Once was about the temple tax, the money that you would have to pay to go worship. And Jesus asked Peter, a principle, said, "'From whom do the kings of the earth collect duty and taxes, from their own sons or from others?' 'From others,' Peter said. 'Then the sons are exempt.'" Jesus said. What an interesting statement. In other words, should a son have to pay money to get in his own home? Now, before you parents get any ideas as a fundraising measure and all that, it will not work because the money they're giving you, for the most part, it'll be your own money anyway, and you'd just be building up resentment, charging your kids to get in the door, alright don't do it.

Jesus said, No, They're free to come and go. Why should we have to pay money to be in my Father's house? "But so that we may not offend them, go to the lake and throw out your line fishermen and take the first fish you catch, and open its mouth, and there inside the mouth, you'll find what you need to pay the tax four drachma coin. Take it and use it for my tax and yours."

You're thinking. "Oh, Lord, do it for me, do it for me." I'm wondering what would be in a fish's mouth that would be enough to pay the federal government at this point. Any check in there is long since disgusting, and you can't cash it. So I'm not sure what it would be. Federal government took in $2.1 trillion in tax money last year, spent 2.4 trillion. We'll get to that next time. But $2.1 trillion, that's a lot of money. But the more direct teaching on taxes came in Matthew 22 when some of Jesus' enemies came to try to get him in trouble concerning the tax money paid to the Romans. And they came to trap Him and said, "Is it right?" They come to Him, the Pharisees come with Herodians and they say, "Teacher, we know that you're a man of integrity and that you teach the way of God in accordance with the truth. You aren't swayed by men, since you pay no attention to who they are," that is all fluff.

You can just cut that and throw it in the garbage that is flattery, and Jesus knew it. "Tell us… is it right to pay taxes to Caesar or not?" Now we get to it, let's not waste time on the flatter. Let's get to the point, Jesus said, "You hypocrites, why are you trying to trap me?" Now, what is the trap? If Jesus says it is unlawful for us to have to pay money to stay in our own Promised Land, God promises to Abraham and we should not be paying taxes to the Romans as a result, what do you think is going to happen to Jesus. Next day, Romans come and they get him, and they kill him. But suppose he says "Or yes, we do need to pay taxes to the Romans. Romans are our rightful overlords," then the zealots are going to get him. Either way, they get rid of Jesus. And that was their goal.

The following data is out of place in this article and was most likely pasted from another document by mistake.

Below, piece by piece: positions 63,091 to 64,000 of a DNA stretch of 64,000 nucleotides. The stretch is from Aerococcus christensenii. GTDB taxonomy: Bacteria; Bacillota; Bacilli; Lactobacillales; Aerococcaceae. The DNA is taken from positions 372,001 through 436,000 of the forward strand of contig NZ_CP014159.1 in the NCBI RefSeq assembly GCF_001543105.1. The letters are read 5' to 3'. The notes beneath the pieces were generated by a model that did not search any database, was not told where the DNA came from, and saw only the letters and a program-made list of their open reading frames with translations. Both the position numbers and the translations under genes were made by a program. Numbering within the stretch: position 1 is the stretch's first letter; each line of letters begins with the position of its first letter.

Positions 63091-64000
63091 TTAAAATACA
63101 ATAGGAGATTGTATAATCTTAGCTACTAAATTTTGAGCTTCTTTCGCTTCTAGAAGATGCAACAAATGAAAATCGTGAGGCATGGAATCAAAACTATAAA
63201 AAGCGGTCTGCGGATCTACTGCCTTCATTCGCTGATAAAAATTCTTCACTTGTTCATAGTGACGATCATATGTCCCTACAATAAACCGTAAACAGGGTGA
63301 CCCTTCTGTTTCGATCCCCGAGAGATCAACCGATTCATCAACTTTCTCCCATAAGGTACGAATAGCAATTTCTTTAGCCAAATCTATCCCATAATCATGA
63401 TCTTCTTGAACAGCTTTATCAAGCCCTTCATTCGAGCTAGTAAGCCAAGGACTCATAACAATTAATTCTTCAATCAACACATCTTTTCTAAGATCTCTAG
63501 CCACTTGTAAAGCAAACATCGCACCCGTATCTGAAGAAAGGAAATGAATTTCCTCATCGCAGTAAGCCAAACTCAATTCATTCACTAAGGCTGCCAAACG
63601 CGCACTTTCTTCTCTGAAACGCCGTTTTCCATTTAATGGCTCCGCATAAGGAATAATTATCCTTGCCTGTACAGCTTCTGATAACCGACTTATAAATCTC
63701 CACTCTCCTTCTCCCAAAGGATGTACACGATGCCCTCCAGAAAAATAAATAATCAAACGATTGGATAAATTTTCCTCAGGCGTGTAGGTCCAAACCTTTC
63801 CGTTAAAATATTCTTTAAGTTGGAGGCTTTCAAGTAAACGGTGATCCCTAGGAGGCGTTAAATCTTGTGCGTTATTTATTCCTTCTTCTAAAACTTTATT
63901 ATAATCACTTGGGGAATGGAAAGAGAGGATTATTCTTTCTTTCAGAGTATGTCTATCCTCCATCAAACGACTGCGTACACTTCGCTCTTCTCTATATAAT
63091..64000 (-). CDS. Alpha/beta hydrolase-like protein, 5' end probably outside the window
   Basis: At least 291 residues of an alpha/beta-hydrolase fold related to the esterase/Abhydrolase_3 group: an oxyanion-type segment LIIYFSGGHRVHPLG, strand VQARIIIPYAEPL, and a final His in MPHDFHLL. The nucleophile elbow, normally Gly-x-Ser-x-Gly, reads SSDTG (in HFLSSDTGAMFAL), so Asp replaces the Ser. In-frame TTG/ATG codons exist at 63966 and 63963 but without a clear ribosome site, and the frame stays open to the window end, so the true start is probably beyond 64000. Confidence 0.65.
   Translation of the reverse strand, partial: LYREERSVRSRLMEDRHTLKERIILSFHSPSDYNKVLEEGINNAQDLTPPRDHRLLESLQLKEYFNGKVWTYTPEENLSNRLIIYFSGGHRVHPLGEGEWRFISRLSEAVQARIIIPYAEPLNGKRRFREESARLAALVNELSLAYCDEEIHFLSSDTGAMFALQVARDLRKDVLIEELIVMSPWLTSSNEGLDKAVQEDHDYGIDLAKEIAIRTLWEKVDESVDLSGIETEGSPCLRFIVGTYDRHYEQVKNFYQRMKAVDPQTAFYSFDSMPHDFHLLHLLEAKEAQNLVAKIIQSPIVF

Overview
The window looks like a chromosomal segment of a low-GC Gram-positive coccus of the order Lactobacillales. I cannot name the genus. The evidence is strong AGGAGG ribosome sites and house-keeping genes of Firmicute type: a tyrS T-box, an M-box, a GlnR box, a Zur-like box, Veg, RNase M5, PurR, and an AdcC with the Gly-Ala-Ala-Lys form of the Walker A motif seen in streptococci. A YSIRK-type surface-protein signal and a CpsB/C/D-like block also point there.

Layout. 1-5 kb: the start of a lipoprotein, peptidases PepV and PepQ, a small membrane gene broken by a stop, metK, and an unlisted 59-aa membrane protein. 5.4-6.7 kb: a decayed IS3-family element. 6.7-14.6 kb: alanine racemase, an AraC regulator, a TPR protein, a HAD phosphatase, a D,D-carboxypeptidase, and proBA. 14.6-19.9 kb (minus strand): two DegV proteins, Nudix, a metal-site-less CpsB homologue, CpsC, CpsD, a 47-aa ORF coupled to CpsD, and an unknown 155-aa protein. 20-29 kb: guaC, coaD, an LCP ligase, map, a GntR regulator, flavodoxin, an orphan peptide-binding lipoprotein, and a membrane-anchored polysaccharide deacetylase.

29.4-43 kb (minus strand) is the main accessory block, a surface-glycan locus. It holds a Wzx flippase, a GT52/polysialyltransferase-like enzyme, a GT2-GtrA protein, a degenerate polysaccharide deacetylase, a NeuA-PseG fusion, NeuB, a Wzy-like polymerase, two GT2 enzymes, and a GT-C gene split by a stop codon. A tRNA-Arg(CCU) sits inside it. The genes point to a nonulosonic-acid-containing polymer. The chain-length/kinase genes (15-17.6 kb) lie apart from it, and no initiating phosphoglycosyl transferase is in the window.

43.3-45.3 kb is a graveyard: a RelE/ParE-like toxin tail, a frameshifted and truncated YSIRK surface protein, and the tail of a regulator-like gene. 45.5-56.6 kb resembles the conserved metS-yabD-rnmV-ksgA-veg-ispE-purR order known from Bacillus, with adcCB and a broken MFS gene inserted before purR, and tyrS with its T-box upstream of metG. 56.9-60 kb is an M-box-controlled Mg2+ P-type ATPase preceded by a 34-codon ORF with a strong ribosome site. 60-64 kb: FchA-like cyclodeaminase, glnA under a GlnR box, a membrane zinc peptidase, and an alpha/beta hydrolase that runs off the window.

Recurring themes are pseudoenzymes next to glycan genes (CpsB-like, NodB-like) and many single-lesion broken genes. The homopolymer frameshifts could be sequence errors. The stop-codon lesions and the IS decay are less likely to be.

So he said, "You hypocrites, why are you trying to trap me? Show me the coin used for paying the tax." Oh, the brilliance of Jesus. We're playing Tiddlywinks, he's playing 80 million level chess, at the higher level. You think you can trap Jesus, the mind that created the universe? You think you can put him where he doesn't want to be and he can't get out? "'Show me the coin used for paying the tax.' They brought Him a Denarius. 'Whose portrait is this, and whose inscription?' 'Caesars,' they replied. Then he said to them, 'Give to Caesar what is Caesar’s, and to God what is God's."

They were amazed. What are we going to do with that? We can't do anything with that. He openly said we should pay taxes to Caesar, we can't get him but then he says we should give to God what is God's. And what are the zealots going to say about that, other than hopefully to be humbled to know they're not giving to God everything he deserves. Oh, what an answer. That is the backdrop of Paul's command here in Romans 13:6-7. Yes, you should pay taxes. And Paul's reasoning, here in verse six, he said, this is also why you pay taxes, for the authorities are God's servants. Do you see that word servants in verse six? The authorities are God's servants who give their full time to governing.

Literally, God's ministers, like a minister of the gospel, Paul uses the exact same word in Romans 15:16, Paul there calls himself a minister of Christ Jesus to the Gentiles with the priestly duty of proclaiming the Gospel of God. He uses the exact same word for the Governor Official. He's a minister of God with the priestly duty of keeping society together. It's just a different calling, he says. Very high view here. And therefore, the taxes you pay as you render to Caesar what's Caesar's enables that servant of God to do His work. They must be supported financially, because they give their full time to governing and so they have to be supported, so pay them the taxes.

Taxes to a Pagan Empire?

Now, some Christians might have objected to paying taxes to a pagan empire and a wicked ruler like Nero. They might say, "Why should we take God's money and give it in support to a wicked empire like that to help advance a wicked anti-Christian Empire?" they might have struggled with that. Does God really expect us to contribute financially to that? His answer is, Yes, that's your responsibility, it's his responsibility what he does with it and he'll stand accountable for what he does. But you must pay that tax. Christians struggle with that, I might say is it right for me to pay taxes to a federal government whose goal is to keep abortion safe, legal, and funded?